Since the renovation in 1999 under then Mayor Rudy Giuliani, the park has been a place for people downtown to gather and relax by its fountain and beside the beautifully designed gardens. There are about a dozen statues in the park to admire so take time to enjoy a walk in the park (NYCParks.org).

City Hall Park.jpg

The City Hall Park in its glory days 2019

In 2020, the park had just been cleaned up from an “Occupy City Hall” protest so the police presence in the area is high and the entire park is closed off for patrons. There is heavy metal fencing all around the park to prevent people from coming back in.

Occupy City Hall Protest

City Hall Park during “Occupy City Hall” July 2020

Another historic church that played a big role in the recovery of the World Trade Center events of 9/11 is the St. Paul’s Chapel of Trinity Church at 209 Broadway. The Church was built in 1766 and is the oldest surviving church in Manhattan and is designed in the late Georgian church architecture by architect Thomas Mc Bean and crafted by Andrew Gautier (Wiki).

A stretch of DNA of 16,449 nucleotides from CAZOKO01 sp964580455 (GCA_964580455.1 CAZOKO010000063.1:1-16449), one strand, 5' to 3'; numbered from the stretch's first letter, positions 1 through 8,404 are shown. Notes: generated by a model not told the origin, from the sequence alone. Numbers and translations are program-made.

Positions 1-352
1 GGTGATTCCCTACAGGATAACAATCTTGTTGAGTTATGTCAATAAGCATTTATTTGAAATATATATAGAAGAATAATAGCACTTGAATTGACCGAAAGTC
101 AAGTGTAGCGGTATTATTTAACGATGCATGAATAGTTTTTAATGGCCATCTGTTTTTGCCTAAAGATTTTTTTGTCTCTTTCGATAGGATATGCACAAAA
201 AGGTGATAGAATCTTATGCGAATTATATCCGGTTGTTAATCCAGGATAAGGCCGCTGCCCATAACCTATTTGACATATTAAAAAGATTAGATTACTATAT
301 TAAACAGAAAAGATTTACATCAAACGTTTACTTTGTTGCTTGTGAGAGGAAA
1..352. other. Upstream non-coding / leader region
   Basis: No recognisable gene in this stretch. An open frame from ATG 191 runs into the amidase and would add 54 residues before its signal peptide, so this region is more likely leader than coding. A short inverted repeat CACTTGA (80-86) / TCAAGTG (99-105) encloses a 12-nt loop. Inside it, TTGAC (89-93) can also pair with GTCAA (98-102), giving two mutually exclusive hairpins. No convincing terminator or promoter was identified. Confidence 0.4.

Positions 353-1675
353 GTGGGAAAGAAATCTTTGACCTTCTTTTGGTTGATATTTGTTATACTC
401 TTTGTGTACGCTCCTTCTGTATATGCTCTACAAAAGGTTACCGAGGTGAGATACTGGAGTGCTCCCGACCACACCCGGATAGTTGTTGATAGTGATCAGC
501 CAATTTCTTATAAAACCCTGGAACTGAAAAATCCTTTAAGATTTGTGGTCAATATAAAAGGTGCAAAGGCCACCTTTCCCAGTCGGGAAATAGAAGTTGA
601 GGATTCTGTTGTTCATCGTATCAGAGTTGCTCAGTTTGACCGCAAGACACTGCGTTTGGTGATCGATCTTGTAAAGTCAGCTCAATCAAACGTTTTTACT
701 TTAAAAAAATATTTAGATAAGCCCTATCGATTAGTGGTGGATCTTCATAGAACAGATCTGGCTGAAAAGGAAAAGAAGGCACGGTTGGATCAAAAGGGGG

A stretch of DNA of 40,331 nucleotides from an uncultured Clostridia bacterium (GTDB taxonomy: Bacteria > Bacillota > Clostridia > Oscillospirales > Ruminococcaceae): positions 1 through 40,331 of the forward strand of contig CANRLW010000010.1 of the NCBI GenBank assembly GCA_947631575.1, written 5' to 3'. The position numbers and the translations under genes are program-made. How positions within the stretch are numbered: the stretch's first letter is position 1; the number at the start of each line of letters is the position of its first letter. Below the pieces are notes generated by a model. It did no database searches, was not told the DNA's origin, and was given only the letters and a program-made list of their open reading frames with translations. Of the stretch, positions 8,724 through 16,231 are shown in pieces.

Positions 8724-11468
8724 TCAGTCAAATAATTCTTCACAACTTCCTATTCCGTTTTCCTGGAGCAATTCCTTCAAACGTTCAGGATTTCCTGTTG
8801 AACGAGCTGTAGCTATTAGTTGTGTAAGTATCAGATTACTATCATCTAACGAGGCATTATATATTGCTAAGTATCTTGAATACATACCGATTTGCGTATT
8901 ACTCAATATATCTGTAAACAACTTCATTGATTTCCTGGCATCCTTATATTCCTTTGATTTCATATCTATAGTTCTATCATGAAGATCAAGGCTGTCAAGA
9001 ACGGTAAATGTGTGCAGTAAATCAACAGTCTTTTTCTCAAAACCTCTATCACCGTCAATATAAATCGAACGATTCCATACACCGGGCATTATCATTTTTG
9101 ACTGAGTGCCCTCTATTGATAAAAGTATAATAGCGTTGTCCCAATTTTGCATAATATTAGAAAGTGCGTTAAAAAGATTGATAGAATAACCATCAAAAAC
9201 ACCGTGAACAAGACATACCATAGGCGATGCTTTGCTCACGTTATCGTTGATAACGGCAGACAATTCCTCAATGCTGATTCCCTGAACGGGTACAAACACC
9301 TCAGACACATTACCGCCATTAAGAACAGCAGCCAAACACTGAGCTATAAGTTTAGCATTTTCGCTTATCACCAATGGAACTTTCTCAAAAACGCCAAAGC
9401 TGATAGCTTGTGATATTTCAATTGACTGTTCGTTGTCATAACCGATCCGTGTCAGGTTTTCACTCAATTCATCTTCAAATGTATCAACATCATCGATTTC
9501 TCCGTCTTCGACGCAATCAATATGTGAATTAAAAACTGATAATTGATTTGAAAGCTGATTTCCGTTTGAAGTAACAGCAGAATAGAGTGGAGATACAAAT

St. Paul's Church.jpg

St. Paul’s Church at 209 Broadway

https://trinitywallstreet.org/visit/st-pauls-chapel

George Washington worshipped here on his Inauguration Day in 1789 and continued to worship here when New York City was the capital of the country. The church had been spared by a sycamore tree on the property that absorbed the debris from the World Trade Center site and became a place of recovery and reflection in the aftermath of the events on 9/11 (Wiki).

Another building to admire is 108 Broadway at Leonard Street. This beautiful Italian Renaissance Revival building was designed by McKim Mead & White and has been refitted for apartments.

108 Broadway.jpg

108 Broadway at Leonard Street

https://hotpads.com/108-broadway-new-york-ny-10005-1janz4j/2/pad